Ghost Riders in the Berms

An Interview with Meaghan Wilbur, by Carolyne Whelan

If you’ve ever traveled down a street and were caught off-guard by a starch-white bicycle chained to a post, perhaps flowers and ribbons festooned about the top tube or photos stuck in the spokes, you’ve witnessed a ghost bike. Even those who don’t know what they represent are often taken aback by their spookiness, their stoic stillness in the bustling chaos of a downtown rush hour. These aptly named ghost bikes are memorials to cyclists whose lives were lost due to collisions with automobiles. Sometimes ghost bikes are set up by loved ones, sometimes by strangers who empathize with these stories of loss that are at once individual and too similar. Meaghan Wilbur, a documentarian based out of New York City, has set out to tell the story of the ghost bike movement, and of the individuals whose lives have been lost around the world as a result of inattention, carelessness, and sometimes, simply poor city planning. Her documentary is called the Ghost Bikes Film Project.

Jennifer Buntz of the Duke City Wheelmen pauses at the ghost bike for her friend, Paula Higgins.

How long have you been working on this documentary?

Off and on since July 2008, but it became a full-time commitment in December 2009. My initial intention was to compile images of each [ghost bike] so that a viewer could feel the weight of them in a way you can’t easily experience just walking about the city. I wanted viewers to understand that each ghost bike represented a person, and for them to feel the weight of not just 54 ghost bikes but 54 lives that ended too soon.
The still photography turned into time lapse videos of the traffic around the ghost bikes, to both explain their location on city streets to people unfamiliar with the concept, and also to contextualize them within the street infrastructure. It’s interesting to see a ghost bike that was put up four or five years ago, in what was a dangerous spot, next to a newly installed bike lane. Pretty quickly I realized that I should move beyond silent, static images and incorporate interviews.

What got you interested in the project and impassioned enough to actually take it on?

There was an inciting incident that I don’t want to talk too much about. It’s personal and only one reason for making this film. One of my friends from college was killed in 2008 while riding her bike. We put up a ghost bike for her. It was a very intense time, and it led me into the exploration of the stories behind these deaths. I was grappling with all sorts of questions about the purpose of the ghost bikes, their roles as public spaces for private grief, their permanence, the stories behind each ghost bike, the lives of the people who were riding their bikes when they died. That led to explorations about the design of the streets in different cities, about the attitudes of cars versus bikes, about the anger that drivers have for cyclists, and more generally about the philosophy of traffic planning and the prevention of traffic deaths.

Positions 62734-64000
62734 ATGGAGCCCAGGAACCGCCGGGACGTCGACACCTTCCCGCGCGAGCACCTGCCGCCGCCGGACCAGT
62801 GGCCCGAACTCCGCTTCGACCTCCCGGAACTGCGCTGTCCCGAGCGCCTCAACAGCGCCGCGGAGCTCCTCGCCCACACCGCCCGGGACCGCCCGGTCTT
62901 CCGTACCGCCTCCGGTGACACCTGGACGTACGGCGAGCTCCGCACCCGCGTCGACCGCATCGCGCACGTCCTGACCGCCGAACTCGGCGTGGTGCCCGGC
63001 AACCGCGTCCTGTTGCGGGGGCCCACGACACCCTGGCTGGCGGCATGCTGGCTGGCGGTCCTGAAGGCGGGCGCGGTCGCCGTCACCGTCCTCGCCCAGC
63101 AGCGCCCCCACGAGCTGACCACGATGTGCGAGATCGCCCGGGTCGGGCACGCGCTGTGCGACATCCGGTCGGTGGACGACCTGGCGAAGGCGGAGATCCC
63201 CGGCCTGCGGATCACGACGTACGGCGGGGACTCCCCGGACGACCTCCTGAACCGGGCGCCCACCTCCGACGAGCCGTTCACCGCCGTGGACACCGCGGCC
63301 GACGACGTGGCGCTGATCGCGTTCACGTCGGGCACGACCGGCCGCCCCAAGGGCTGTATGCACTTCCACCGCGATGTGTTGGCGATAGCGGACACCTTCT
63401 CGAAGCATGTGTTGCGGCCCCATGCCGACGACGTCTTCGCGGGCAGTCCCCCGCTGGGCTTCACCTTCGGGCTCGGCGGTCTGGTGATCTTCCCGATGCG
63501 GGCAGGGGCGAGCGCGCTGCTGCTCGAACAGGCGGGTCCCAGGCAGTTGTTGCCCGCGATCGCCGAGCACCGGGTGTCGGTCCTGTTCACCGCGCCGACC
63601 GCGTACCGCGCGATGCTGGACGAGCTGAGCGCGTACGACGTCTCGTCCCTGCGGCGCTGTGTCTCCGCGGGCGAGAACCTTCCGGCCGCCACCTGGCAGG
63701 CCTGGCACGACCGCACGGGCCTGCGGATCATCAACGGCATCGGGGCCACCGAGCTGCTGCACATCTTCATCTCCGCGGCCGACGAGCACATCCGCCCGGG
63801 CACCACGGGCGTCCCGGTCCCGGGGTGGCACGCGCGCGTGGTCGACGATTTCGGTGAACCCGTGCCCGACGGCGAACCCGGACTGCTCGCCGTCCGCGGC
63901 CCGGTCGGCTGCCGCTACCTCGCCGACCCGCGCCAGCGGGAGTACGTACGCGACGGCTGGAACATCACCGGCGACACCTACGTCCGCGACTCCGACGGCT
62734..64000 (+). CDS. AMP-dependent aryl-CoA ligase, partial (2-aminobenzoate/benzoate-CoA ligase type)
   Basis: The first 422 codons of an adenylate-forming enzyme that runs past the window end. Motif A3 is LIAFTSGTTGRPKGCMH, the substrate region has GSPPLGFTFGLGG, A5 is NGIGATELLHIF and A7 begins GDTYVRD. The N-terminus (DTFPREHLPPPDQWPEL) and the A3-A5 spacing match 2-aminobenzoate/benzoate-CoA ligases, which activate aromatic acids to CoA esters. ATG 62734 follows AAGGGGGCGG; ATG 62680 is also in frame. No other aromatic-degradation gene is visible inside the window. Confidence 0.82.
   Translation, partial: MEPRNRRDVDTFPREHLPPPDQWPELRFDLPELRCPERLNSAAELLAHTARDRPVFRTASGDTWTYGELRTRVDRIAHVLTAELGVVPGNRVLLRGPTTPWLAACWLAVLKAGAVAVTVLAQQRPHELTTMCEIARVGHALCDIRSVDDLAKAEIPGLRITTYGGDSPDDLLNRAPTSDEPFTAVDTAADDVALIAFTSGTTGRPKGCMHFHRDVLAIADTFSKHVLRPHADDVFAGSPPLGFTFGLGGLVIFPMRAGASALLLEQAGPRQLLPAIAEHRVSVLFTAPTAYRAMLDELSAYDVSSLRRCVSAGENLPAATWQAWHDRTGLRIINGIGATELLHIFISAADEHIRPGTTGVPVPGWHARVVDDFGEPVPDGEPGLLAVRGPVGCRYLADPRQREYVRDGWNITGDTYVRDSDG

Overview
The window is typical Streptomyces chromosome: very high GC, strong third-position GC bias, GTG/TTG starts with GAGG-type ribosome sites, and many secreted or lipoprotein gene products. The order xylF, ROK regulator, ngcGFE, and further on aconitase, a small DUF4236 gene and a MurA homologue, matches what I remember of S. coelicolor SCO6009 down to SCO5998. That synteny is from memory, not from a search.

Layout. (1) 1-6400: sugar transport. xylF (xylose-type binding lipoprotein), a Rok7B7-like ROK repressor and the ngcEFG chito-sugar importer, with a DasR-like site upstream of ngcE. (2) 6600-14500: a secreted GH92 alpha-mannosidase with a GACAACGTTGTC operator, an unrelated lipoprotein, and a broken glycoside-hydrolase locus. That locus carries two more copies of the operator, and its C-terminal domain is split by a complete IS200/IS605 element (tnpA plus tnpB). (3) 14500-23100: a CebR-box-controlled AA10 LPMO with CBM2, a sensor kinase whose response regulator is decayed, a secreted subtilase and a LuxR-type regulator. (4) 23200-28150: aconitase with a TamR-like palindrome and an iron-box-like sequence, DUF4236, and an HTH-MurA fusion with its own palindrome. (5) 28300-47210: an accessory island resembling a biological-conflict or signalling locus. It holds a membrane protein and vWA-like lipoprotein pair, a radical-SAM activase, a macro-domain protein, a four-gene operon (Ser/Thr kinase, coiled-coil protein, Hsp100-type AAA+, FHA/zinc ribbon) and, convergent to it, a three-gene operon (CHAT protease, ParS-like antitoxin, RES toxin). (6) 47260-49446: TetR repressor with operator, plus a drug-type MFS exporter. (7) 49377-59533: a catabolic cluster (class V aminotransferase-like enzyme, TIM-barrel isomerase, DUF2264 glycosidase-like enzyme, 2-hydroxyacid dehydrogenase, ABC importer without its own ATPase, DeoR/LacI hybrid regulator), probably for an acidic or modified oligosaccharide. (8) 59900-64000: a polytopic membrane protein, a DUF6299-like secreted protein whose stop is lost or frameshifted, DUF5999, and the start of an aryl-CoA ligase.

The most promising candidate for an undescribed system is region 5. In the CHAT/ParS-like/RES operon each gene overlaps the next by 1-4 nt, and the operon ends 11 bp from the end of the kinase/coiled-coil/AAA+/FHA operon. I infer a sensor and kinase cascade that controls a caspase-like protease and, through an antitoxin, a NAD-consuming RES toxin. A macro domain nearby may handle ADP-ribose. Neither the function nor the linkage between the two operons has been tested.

There are shocking similarities amongst stories, from the west to the east coast and over to Europe and down to Brazil. Grief is an equalizer. Sometimes it’s comforting, and at other times it’s infuriating, that the same thing can happen over and over and yet it seems that nothing is really being learned, or changed, or implemented to prevent these deaths. Some places have implemented changes based on learning, and other places are still struggling through an issue that has long since been solved elsewhere.

In saying there are similarities among casualties, are you implying there’s a certain demographic more likely to be killed on bicycle? What is it?

It absolutely does not exist. People of all demographics cycle, and are all exposed to the same dangers. I can tell you from looking at the plaques on the ghost bikes in New York that the age range goes from 8 years old to 72. There is a rich cross section of groups represented: born and bred New Yorkers, students, tourists, commuters, delivery guys, messengers, Chinese, Bengali, Italian, Jewish, on and on.

There is some data that supports descriptions of an average cause of death for cyclists. It doesn’t so much matter who is doing the cycling. There are scenarios that commonly result in cyclist death. These scenarios vary from city to city, but one that I’ve run into universally is the right hook (and in England, the left hook.) Also common in all the U.S. cities is being overtaken and sucked under a truck as it is passing the cyclist, and this is the number-one problem that London has been talking about for the past two years. In London they refer to trucks as lorries or HGVs (heavy goods vehicles), and so the news reports there refer to ‘left-turning lorries’ or cyclists being ‘overtaken by HGVs.’

Right of Way was an advocacy group in New York City, and they did the first aggregate and analysis of traffic fatalities in NYC. They had some interesting findings about who was getting killed and why; they identified vulnerable user groups like elderly and children, and they identified types of vehicles considered to be ‘deadliest.’ That analysis of data is very uncommon, since getting the data is really difficult. The police, Department of Transportation, and various emergency rooms all collect traffic casualty data in various ways, and there is no common standard for collection or measurement. The Alliance for Biking and Walking publishes a report each year, broken down by city and state, but even that information can be misleading due to the variances. For instance, a cyclist may have been struck and killed by a motor vehicle, but the literal cause of death was brain trauma, so that is what is put on the hospital records.

The University of New Mexico has an office, the Division of Government Research, that has a lot of traffic data available. One of those sets of data is a list of cyclists killed in New Mexico, from 1989-2007. Over 100 people were killed while riding their bikes. After seeing this data, Jennifer and Steve of the Duke City Wheelmen‚ the group that installs ghost bikes in the Albuquerque area‚ used these numbers as the inspiration for their awareness ride, the ‘Can You See Us Now?’ ride. The New Mexico data clearly shows that, in car-on-car accidents, where one driver was solely responsible, a ticket was issued to that driver 66% of the time. In car-on-bike accidents where the driver was found to be 100% at fault, a ticket was issued 34% of the time. So roughly half as often. That’s 10 years worth of data. That’s an institutional bias. You can’t argue with it, but you also can’t prove there is a bias without having these numbers. You can’t solve a problem unless you can demonstrate it exists.